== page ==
I was fortunate that my mom was always had a suspicious nature, even when people she knew were friendlier than usual she always wondered what they were after! lol
My aunt was always sending money off to one of those TV religious programs. She thought they had a personal relationship with her because the form letters for donations were set up to look like personal letters, with her name included in the body of the text. (rolling my eyes)
Cwillie - my mom was so convinced that the charity requests were written personally to her. Because the letter started off with "Dear Sap" - not really "Sap" but you know what I mean. Anyhow - they'd throw in a pic of the animal or child and my mother was convinced THAT was her animal/child - the one she personally saved. My mom was an exceptional smart woman - well educated, but nothing I said or did could convince her otherwise. The part that really got me was that mom had been so tight with her money all her life - Depression era scarred. In stead of "pinching her pennies" I always said mom could make a dime scream. Yet there she was, writting upwards of forty checks a month to these charities. My mom even sent money to a pig "sanctuary". Really?!!!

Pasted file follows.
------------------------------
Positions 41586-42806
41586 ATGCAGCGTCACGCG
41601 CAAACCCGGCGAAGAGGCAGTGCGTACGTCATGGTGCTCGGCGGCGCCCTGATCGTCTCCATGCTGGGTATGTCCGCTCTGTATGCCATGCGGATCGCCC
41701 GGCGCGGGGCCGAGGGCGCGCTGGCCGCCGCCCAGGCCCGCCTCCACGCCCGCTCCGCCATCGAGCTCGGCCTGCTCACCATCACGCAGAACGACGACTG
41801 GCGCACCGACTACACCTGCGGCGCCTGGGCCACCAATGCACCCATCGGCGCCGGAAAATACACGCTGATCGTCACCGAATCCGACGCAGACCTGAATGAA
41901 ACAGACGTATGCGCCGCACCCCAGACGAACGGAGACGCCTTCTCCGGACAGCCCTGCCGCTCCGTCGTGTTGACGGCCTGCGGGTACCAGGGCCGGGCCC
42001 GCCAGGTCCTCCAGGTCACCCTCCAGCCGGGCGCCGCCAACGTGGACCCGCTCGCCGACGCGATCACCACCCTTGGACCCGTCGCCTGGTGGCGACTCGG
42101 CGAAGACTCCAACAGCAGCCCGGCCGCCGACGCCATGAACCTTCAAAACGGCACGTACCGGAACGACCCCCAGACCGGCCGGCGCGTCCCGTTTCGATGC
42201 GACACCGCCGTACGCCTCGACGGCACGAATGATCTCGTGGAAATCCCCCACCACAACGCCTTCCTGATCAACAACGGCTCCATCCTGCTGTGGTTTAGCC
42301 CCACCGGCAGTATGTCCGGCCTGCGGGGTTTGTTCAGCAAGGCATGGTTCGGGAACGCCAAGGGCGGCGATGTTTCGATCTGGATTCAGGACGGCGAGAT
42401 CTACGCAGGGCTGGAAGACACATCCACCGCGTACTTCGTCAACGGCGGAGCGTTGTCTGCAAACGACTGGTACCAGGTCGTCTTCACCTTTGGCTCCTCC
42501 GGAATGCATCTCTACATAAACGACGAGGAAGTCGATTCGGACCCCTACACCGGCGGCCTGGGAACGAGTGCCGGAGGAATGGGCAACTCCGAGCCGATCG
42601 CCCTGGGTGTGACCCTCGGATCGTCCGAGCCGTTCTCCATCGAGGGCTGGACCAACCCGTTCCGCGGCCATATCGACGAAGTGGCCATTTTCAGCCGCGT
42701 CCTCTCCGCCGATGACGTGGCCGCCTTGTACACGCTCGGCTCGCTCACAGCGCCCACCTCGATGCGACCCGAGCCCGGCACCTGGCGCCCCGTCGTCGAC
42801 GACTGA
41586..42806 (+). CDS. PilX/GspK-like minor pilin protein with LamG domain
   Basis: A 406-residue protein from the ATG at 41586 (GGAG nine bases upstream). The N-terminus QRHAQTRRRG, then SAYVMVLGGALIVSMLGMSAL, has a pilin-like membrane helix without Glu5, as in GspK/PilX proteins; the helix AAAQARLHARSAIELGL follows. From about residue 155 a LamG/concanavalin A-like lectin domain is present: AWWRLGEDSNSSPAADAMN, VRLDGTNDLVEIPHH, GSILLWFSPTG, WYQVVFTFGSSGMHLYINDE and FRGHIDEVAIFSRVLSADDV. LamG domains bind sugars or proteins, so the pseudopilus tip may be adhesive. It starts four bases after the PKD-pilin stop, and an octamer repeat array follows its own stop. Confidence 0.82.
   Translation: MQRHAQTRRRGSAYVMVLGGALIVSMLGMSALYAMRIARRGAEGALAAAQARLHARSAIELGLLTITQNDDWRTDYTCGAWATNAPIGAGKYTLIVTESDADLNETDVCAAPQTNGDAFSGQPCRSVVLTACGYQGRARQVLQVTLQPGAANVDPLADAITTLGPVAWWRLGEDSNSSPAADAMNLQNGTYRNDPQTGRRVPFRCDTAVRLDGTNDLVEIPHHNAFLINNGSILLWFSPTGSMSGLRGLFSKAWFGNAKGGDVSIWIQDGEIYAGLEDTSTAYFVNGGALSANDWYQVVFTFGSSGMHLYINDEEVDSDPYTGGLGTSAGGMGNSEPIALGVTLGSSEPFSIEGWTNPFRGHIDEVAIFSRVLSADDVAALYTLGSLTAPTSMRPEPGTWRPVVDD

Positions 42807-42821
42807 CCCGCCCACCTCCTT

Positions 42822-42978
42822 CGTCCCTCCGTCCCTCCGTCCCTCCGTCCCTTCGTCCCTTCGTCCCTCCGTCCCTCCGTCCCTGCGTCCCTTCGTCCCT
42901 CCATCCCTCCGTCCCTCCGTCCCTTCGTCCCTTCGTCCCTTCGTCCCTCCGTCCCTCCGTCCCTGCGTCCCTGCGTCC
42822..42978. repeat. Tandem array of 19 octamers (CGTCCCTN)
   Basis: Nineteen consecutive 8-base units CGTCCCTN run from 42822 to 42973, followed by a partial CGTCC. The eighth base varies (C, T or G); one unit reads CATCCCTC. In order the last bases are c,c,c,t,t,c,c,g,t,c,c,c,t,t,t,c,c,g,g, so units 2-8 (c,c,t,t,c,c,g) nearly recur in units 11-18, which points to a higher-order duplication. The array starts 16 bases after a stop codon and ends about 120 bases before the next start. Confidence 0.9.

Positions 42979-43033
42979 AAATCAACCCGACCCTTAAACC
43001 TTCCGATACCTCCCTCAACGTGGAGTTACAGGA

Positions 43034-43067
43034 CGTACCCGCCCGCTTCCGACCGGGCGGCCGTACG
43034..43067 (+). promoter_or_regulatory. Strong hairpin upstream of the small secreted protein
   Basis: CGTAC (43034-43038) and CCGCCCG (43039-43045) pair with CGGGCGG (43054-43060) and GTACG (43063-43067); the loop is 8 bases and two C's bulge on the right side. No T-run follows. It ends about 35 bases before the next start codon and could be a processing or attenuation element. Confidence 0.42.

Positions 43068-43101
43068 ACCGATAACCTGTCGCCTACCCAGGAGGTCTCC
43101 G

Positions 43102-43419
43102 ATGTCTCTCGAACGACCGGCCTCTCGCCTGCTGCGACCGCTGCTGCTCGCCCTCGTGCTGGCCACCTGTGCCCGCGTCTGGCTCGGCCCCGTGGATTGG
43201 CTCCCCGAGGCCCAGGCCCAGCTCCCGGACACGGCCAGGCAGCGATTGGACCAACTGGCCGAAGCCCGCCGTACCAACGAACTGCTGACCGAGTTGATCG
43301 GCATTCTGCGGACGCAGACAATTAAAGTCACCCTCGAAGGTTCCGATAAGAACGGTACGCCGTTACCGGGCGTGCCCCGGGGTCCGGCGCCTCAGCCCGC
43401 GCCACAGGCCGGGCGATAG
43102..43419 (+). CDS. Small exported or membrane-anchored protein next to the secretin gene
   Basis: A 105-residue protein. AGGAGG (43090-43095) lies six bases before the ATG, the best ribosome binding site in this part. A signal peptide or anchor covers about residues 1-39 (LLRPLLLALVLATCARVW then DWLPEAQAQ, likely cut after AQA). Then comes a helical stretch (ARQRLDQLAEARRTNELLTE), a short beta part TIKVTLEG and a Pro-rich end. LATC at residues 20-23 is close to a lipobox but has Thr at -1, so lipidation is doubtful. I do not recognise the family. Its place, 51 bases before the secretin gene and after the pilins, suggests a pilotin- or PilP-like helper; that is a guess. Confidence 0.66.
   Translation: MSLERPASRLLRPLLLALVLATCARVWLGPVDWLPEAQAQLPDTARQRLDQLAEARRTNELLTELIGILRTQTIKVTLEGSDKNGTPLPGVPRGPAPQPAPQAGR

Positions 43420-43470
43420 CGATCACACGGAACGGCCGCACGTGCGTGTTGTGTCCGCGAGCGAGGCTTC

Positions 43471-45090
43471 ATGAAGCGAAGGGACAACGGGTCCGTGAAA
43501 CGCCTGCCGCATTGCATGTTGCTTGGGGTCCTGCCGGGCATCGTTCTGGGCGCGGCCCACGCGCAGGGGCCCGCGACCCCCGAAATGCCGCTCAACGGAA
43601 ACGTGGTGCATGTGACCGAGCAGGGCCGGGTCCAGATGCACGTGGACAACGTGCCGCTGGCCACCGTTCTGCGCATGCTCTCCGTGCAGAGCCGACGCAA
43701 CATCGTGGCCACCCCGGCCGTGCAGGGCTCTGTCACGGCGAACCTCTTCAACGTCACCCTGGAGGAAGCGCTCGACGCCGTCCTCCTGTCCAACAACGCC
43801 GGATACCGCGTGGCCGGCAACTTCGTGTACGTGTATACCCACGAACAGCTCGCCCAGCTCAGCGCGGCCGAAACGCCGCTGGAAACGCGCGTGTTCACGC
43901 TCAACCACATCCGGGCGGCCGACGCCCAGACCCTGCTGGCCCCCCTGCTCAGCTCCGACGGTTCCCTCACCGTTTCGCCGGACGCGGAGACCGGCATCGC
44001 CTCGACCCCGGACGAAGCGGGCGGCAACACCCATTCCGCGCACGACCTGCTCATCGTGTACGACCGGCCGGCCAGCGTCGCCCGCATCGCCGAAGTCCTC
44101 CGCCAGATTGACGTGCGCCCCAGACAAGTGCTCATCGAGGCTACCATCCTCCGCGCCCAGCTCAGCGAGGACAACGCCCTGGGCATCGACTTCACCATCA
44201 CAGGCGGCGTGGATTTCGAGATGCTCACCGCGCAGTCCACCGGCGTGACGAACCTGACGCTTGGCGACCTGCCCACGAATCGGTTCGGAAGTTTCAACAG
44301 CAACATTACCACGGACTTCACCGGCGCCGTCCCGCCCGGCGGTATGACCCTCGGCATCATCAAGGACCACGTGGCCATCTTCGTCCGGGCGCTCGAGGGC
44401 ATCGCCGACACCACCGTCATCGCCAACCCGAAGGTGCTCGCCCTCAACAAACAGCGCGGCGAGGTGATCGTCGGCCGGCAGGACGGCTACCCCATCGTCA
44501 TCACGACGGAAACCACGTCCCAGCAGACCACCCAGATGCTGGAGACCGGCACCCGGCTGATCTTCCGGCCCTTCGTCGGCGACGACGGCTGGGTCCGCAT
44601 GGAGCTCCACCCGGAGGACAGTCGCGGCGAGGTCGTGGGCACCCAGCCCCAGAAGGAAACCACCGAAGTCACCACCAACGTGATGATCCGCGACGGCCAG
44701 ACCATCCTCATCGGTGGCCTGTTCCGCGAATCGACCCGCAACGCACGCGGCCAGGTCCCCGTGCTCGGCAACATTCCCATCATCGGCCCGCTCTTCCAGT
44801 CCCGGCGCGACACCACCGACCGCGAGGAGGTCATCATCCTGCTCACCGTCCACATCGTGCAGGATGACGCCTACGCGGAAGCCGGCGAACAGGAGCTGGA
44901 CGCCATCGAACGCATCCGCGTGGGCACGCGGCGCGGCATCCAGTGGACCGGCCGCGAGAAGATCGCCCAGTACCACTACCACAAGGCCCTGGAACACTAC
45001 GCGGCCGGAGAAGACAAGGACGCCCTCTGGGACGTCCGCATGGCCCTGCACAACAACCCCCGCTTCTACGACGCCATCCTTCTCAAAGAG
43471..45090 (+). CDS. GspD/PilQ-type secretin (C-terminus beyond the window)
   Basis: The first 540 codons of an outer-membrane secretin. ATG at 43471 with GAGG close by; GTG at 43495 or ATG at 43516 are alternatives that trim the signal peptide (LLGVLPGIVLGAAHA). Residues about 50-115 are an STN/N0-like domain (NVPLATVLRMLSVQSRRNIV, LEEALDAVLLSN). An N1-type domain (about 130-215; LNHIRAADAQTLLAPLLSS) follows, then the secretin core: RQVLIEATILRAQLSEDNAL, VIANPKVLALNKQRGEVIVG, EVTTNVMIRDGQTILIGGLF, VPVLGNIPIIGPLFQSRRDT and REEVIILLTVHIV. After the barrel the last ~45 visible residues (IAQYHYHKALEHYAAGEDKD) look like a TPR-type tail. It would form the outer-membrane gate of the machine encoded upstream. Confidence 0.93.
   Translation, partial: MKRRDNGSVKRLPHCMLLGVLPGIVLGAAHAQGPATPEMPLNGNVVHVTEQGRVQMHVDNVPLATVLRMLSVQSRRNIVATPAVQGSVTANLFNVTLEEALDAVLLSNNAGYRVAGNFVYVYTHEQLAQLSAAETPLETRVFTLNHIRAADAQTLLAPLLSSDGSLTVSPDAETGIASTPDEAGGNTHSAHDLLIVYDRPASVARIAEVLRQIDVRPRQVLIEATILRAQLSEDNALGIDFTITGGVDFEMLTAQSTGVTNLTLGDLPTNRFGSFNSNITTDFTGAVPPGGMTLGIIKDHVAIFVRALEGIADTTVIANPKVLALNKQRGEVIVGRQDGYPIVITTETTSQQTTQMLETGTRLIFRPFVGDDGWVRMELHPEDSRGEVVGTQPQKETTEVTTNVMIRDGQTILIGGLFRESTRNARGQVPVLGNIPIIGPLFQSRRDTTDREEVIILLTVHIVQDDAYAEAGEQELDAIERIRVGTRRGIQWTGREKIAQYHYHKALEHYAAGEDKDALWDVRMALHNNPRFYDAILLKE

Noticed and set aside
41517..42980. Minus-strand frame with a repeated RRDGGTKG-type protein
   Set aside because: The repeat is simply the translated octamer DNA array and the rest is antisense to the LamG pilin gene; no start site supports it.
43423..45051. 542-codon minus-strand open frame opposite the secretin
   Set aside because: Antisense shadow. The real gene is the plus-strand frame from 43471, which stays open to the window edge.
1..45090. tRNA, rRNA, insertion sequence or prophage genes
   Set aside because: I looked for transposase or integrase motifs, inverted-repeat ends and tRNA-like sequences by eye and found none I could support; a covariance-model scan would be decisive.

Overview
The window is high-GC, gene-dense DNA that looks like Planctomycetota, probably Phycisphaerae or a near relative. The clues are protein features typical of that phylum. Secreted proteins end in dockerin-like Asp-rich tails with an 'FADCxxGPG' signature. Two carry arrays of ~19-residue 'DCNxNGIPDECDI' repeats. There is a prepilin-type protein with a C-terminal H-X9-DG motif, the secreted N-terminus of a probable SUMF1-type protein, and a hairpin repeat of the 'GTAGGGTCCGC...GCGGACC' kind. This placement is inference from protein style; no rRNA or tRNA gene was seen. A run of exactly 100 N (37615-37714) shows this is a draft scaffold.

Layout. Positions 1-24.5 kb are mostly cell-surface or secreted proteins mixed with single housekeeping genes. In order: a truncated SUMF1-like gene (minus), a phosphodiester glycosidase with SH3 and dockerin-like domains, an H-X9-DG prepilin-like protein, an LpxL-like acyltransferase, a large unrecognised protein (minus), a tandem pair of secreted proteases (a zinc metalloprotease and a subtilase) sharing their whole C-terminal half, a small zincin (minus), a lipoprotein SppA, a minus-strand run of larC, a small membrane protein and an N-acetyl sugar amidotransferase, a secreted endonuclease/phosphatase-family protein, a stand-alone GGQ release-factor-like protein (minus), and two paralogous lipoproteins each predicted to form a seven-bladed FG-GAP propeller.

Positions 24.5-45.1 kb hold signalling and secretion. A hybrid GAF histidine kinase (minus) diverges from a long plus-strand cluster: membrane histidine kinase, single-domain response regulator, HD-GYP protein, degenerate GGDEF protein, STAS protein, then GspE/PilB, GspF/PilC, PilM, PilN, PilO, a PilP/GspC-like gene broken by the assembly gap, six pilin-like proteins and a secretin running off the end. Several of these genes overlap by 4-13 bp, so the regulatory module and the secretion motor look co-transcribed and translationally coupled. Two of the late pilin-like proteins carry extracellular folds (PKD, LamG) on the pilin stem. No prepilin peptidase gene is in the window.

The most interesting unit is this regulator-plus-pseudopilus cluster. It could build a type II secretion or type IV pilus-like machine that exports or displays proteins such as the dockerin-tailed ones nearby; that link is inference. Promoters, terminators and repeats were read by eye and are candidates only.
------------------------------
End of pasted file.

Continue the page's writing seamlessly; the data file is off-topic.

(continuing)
My sig other ran into a scam that at first he thought was real.... he got a text saying it was from Verizon and that his account was credited by $400.00. In the text there were links he could click on, but on his flip phone he can't do that. Thank goodness otherwise he might have got into that link.

Lo and behold I got a regular email saying Verizon and had a different dollar amount. Got to admit, the email looked legit, but it did lack certain information that a legit email would contain.

So, anyway, before of that if you see something similar. The red flag for me is to look at the returning email address, usually it doesn't sound correct.
We get the calls from the "FBI' or IRS... always some man named "John" with a very heavy accent... not to offend anyone. I let one go on and on one day,, then I told him he was no more from the the IRS than I was michelle Obama.. OMG he cused me out.. threatened me.. you name it! Got my jollies for the day.. but I can see where they scare people.

Keep the conversation going (or start a new one)

Please enter your Comment

Ask a Question

Reach thousands of elder care experts and family caregivers
Get answers in 10 minutes or less
Receive personalized caregiving advice and support